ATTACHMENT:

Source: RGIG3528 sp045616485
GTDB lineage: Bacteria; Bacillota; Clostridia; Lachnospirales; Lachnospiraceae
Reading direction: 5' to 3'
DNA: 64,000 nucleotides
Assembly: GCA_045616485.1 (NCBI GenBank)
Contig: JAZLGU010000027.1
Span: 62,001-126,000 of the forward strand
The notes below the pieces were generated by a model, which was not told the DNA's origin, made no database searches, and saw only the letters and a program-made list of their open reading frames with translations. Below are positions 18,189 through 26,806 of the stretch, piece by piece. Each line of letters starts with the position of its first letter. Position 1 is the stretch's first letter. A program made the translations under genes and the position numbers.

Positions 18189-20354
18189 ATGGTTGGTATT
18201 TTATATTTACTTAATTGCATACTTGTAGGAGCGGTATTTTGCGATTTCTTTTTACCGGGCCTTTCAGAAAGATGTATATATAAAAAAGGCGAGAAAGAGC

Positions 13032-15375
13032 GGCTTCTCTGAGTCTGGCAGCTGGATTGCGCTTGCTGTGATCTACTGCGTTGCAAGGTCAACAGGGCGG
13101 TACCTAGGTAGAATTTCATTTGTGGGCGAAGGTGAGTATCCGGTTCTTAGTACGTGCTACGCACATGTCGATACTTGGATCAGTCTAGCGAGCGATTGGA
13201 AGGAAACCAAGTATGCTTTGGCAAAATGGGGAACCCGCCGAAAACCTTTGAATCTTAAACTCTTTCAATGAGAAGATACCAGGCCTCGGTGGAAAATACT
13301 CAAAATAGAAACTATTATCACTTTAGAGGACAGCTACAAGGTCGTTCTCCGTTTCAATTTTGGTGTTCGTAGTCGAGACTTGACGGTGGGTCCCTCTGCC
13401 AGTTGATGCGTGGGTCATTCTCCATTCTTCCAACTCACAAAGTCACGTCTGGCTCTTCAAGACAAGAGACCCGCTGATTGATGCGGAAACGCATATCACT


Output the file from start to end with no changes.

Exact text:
Source: RGIG3528 sp045616485
GTDB lineage: Bacteria; Bacillota; Clostridia; Lachnospirales; Lachnospiraceae
Reading direction: 5' to 3'
DNA: 64,000 nucleotides
Assembly: GCA_045616485.1 (NCBI GenBank)
Contig: JAZLGU010000027.1
Span: 62,001-126,000 of the forward strand
The notes below the pieces were generated by a model, which was not told the DNA's origin, made no database searches, and saw only the letters and a program-made list of their open reading frames with translations. Below are positions 18,189 through 26,806 of the stretch, piece by piece. Each line of letters starts with the position of its first letter. Position 1 is the stretch's first letter. A program made the translations under genes and the position numbers.

Positions 18189-20354
18189 ATGGTTGGTATT
18201 TTATATTTACTTAATTGCATACTTGTAGGAGCGGTATTTTGCGATTTCTTTTTACCGGGCCTTTCAGAAAGATGTATATATAAAAAAGGCGAGAAAGAGC

Positions 13032-15375
13032 GGCTTCTCTGAGTCTGGCAGCTGGATTGCGCTTGCTGTGATCTACTGCGTTGCAAGGTCAACAGGGCGG
13101 TACCTAGGTAGAATTTCATTTGTGGGCGAAGGTGAGTATCCGGTTCTTAGTACGTGCTACGCACATGTCGATACTTGGATCAGTCTAGCGAGCGATTGGA
13201 AGGAAACCAAGTATGCTTTGGCAAAATGGGGAACCCGCCGAAAACCTTTGAATCTTAAACTCTTTCAATGAGAAGATACCAGGCCTCGGTGGAAAATACT
13301 CAAAATAGAAACTATTATCACTTTAGAGGACAGCTACAAGGTCGTTCTCCGTTTCAATTTTGGTGTTCGTAGTCGAGACTTGACGGTGGGTCCCTCTGCC
13401 AGTTGATGCGTGGGTCATTCTCCATTCTTCCAACTCACAAAGTCACGTCTGGCTCTTCAAGACAAGAGACCCGCTGATTGATGCGGAAACGCATATCACT